By Ruth Abusch-Magder

On the surface, the shandy, the signature drink at Betony in New York City, is a simple drink, a uniform dark liquid poured over crushed ice. But take a sip and you open up a world of taste: hoppy beer, sweet honey, sour vinegar, and smoky overtones of tobacco inspired by Eamon Rockey’s memories of childhood summers spent with his grandparents in Colorado.

Ina Yalof’s “Food in the City” is similarly deceptive. The premise is simple: She has collected the stories of those involved in a variety of food industries across New York, from the woman charged with feeding the thousands of inmates of the city’s prison to line cooks and high-end caterers.

Food and the City By Ina Yalof G.P. Putnam’s Sons, 384 pages, $28

Food and the City
By Ina Yalof
G.P. Putnam’s Sons, 384 pages, $28

But dip into any one of these well-chosen personal narratives and you will discover not only a deeper understanding of food and life in New York, but also life lessons and the many shades of the American dream.

In picking among the many purveyors of food in New York, Yalof has wisely chosen to share stories of those who pursue and achieve excellence at whatever level they work. America is a place where being the best is valued and recognized.

There are, of course, five-star restaurants and celebrity chefs, but Yalof shows that even a lowly job like shucking oysters can be done well and earn recognition. At 28, Lois Iglesias, a Mexican immigrant with an aversion to raw oysters, has won national competitions for his extraordinary ability to open and clean these prized sea creatures.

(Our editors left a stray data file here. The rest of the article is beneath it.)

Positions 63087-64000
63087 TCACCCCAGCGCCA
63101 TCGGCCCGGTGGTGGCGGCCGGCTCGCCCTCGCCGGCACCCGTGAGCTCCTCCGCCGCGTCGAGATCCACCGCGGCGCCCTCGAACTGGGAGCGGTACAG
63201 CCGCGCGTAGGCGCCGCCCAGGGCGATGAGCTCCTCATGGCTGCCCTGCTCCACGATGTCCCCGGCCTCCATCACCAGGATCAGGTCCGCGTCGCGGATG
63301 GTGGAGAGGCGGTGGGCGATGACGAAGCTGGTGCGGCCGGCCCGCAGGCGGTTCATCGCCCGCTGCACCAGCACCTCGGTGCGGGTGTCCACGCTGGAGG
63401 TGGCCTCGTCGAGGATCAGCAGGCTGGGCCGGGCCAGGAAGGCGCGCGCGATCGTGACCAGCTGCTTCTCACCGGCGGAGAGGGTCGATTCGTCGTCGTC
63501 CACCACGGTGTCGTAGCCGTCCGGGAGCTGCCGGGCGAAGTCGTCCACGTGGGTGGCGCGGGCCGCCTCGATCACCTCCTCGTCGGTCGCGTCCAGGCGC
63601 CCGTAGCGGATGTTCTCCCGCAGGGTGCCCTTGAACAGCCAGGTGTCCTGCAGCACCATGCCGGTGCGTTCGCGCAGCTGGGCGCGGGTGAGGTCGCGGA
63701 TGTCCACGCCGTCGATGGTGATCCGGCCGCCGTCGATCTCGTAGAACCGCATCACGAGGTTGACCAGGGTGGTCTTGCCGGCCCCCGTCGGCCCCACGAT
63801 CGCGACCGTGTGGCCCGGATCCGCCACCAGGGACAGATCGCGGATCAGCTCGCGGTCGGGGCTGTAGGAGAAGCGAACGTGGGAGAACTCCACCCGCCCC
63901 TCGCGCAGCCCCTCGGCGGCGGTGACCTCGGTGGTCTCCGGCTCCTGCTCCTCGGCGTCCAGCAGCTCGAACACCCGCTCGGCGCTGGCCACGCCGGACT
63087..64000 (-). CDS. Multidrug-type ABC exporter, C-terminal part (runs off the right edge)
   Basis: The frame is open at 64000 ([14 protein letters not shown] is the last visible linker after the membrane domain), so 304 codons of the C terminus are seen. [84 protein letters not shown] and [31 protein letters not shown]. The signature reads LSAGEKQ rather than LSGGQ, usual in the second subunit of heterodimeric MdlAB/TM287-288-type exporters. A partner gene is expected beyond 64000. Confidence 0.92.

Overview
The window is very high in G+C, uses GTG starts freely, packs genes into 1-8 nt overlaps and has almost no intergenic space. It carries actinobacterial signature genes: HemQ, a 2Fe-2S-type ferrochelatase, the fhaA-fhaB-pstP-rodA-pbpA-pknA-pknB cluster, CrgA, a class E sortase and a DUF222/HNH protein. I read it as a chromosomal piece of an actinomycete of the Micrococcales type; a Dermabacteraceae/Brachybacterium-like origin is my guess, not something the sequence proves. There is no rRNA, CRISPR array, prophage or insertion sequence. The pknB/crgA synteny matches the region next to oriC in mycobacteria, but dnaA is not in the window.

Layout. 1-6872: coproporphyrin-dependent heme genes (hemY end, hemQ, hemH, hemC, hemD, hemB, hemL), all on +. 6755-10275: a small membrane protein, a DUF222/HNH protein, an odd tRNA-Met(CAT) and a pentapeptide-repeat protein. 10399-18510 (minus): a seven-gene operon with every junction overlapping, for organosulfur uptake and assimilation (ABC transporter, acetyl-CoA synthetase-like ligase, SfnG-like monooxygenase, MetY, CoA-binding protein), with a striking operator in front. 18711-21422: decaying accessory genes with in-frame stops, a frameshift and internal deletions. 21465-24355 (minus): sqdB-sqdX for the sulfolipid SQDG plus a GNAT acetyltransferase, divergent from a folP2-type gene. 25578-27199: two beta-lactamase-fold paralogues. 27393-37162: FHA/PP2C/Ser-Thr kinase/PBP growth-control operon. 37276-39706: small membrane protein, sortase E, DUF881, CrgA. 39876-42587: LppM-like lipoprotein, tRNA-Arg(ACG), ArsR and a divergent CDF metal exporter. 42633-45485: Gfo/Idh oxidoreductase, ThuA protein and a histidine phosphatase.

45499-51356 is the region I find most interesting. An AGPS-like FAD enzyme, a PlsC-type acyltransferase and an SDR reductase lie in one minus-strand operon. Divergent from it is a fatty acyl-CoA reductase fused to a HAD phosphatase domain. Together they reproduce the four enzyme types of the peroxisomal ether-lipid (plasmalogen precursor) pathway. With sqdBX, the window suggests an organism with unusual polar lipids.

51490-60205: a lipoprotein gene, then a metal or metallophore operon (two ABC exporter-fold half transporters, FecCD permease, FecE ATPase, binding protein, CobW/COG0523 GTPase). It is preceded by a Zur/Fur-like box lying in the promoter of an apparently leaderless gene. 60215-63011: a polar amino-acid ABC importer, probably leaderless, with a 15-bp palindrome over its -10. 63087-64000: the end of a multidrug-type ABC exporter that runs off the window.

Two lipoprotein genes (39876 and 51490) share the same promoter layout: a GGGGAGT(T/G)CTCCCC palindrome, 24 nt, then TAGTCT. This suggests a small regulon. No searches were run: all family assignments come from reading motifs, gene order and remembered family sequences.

And if you get good enough, the traditional boundaries fall by the wayside. Burt Leventhal, the best kosher caterer, for example, can cross over and cater meals at the American Irish Society.

The flip side of excellence is ambition. Not surprisingly, the stories of food in New York include many immigrant stories. The food industries offer newcomers the opportunity to make a better life for themselves, a desire that fuels many dreams and hard work.

As a young woman, Carmen Melendez made the dangerous journey by bus and foot from Nicaragua to New York, motivated by the desire to give her daughter a good life. Coming to work at Tom Cat Bakery, she knew nothing about making bread but was willing to learn and work hard. Today, her daughter is a dentist, and Melendez owns her own home. But she still comes in at 3 a.m., though now she overseas much of the bakery floor operation.

Others, such as David Fox of Fox’s U-bet egg creams, work hard to keep the dreams of their immigrant ancestors alive. While still others are migrants rather than immigrants, making their way to New York to fulfill dreams and often working long hours for low pay and just the opportunity to participate in one of the world’s most vibrant culinary cultures.

Some involved in the food industry knew from a young age that cooking and serving were a passion. Burt Leventhal fell in love with the idea of catering the first time he went to a wedding. Wilson Tang grew up in his family’s dim sum parlor, Nom Wah Tea Parlor, and, despite family pressure to stay away, was not happy until he made it a focus of his life.

Others, including Sylvia Weinstock, a purveyor of high-end wedding cakes, and Connie McDonald of Levain Bakery fell into it by accident. Weinstock worked as a teacher, and McDonald worked in finance, but both found a calling mixing, baking and selling products known to be exceptional.

Whether you are interested in food, Americana or just good storytelling, Yalof’s collection of well-told personal stories will draw you in and reflect a vision that is both unexpected and familiar.